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      PI3K and ERK-Induced Rac1 Activation Mediates Hypoxia-Induced HIF-1α Expression in MCF-7 Breast Cancer Cells


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          Hypoxia-inducible factor 1 (HIF-1α) expression induced by hypoxia plays a critical role in promoting tumor angiogenesis and metastasis. However, the molecular mechanisms underlying the induction of HIF-1α in tumor cells remain unknown.

          Methodology/Principal Findings

          In this study, we reported that hypoxia could induce HIF-1α and VEGF expression accompanied by Rac1 activation in MCF-7 breast cancer cells. Blockade of Rac1 activation with ectopic expression of an inactive mutant form of Rac1 (T17N) or Rac1 siRNA downregulated hypoxia-induced HIF-1α and VEGF expression. Furthermore, Hypoxia increased PI3K and ERK signaling activity. Both PI3K inhibitor LY294002 and ERK inhibitor U0126 suppressed hypoxia-induced Rac1 activation as well as HIF-1α expression. Moreover, hypoxia treatment resulted in a remarkable production of reactive oxygen species (ROS). N-acetyl-L-cysteine, a scavenger of ROS, inhibited hypoxia-induced ROS generation, PI3K, ERK and Rac1 activation as well as HIF-1α expression.


          Taken together, our study demonstrated that hypoxia-induced HIF-1α expression involves a cascade of signaling events including ROS generation, activation of PI3K and ERK signaling, and subsequent activation of Rac1.

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          Most cited references54

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          HIF-1, O(2), and the 3 PHDs: how animal cells signal hypoxia to the nucleus.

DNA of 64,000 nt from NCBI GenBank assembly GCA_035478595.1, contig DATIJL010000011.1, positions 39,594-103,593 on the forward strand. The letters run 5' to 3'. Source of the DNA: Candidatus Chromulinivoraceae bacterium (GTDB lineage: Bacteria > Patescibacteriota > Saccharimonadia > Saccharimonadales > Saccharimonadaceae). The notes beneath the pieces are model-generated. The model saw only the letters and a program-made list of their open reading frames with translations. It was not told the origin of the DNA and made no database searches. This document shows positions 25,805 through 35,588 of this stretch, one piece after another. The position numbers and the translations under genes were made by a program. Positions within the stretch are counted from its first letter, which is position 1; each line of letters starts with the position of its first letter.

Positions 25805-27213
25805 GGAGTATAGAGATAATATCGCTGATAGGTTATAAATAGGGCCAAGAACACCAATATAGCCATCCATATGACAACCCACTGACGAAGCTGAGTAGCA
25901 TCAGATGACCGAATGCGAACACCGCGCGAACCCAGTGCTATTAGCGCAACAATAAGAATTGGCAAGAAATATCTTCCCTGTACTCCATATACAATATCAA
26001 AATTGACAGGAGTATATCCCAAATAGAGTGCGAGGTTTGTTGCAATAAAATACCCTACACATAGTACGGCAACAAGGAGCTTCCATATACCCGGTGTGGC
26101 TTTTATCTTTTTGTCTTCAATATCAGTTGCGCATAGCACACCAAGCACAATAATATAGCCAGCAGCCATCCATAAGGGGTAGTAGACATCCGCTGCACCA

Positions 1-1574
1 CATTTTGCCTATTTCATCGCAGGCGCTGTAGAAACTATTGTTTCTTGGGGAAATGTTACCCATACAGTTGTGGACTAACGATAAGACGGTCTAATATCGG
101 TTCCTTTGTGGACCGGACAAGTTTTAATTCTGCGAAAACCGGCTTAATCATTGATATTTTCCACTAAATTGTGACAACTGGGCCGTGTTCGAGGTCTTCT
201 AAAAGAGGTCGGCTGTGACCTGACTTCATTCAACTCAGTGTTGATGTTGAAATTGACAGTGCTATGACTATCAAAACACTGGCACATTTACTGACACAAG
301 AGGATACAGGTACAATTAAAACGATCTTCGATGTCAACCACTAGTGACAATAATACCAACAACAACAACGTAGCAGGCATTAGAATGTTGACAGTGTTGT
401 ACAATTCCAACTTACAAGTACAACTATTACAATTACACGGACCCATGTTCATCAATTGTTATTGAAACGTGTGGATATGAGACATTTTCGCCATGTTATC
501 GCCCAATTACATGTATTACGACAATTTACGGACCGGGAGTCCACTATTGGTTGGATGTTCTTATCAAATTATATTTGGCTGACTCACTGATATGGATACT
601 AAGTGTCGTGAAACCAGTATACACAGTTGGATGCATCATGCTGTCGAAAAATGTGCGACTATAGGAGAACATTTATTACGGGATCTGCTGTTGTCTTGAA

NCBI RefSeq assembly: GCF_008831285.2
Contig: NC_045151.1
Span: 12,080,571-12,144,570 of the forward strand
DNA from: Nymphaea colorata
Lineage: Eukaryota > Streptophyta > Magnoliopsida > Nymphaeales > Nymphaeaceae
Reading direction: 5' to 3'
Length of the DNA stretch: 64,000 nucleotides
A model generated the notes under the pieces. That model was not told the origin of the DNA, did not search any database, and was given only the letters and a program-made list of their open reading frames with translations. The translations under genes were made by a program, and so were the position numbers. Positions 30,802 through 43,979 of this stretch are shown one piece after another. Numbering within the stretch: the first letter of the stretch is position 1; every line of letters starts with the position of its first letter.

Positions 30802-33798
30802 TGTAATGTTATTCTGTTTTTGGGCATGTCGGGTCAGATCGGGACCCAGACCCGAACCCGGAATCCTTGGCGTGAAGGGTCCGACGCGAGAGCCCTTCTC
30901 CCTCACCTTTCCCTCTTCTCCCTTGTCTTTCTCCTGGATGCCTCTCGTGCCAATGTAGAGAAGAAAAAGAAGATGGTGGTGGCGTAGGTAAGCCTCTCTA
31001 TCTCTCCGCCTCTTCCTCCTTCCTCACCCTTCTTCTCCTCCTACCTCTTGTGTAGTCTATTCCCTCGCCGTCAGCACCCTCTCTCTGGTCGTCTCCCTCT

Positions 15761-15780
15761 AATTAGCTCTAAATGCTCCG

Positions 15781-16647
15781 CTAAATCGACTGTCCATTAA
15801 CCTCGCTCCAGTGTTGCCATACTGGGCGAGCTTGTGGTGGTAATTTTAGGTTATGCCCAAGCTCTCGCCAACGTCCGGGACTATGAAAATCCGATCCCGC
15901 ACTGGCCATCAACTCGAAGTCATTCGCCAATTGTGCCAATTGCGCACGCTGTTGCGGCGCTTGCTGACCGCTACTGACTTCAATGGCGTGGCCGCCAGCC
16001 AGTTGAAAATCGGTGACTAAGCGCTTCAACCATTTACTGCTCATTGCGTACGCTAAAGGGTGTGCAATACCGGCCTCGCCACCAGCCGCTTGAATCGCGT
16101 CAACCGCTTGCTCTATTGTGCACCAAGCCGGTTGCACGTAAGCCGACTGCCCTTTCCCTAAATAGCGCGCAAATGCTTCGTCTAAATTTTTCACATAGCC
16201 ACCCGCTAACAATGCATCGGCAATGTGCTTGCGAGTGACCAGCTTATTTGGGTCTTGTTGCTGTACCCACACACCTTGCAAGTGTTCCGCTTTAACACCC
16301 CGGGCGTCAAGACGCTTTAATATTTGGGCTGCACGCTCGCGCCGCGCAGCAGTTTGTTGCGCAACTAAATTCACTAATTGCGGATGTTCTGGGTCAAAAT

Hypoxia-inducible factor 1 (HIF-1) is a global regulator of cellular and systemic O(2) homeostasis in animals. A molecular basis for O(2)-regulated expression of the HIF-1 alpha subunit has now been determined, providing a mechanism for changes in gene expression in response to changes in cellular oxygenation.
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            Reactive oxygen species regulate angiogenesis and tumor growth through vascular endothelial growth factor.

            Reactive oxygen species (ROS) are associated with multiple cellular functions such as cell proliferation, differentiation, and apoptosis. However, the direct roles of endogenous ROS production still remain to be elucidated. In this study, we found that high levels of ROS were spontaneously produced by ovarian and prostate cancer cells. This elevated ROS production was inhibited by NADPH oxidase inhibitor diphenylene iodonium (DPI) and mitochondria electron chain inhibitor rotenone in the cells. To further analyze the source of ROS production, we found that ovarian cancer cells have much higher expression of NOX4 NADPH oxidase, and that specific inhibition of NADPH oxidase subunit p47(phox) diminished ROS production. To analyze the functional relevance of ROS production, we showed that ROS regulated hypoxia-inducible factor 1 (HIF-1) and vascular endothelial growth factor (VEGF) expression in ovarian cancer cells. Elevated levels of endogenous ROS were required for inducing angiogenesis and tumor growth. NOX4 knockdown in ovarian cancer cells decreased the levels of VEGF and HIF-1 alpha and tumor angiogenesis. This study suggests a new mechanism of higher ROS production in ovarian cancer cells and provides strong evidence that endogenous ROS play an important role for cancer cells to induce angiogenesis and tumor growth. This information may be useful to understand the new mechanism of cancer cells in inducing tumorigenesis and to develop new therapeutic strategy by targeting ROS signaling in human cancer in the future.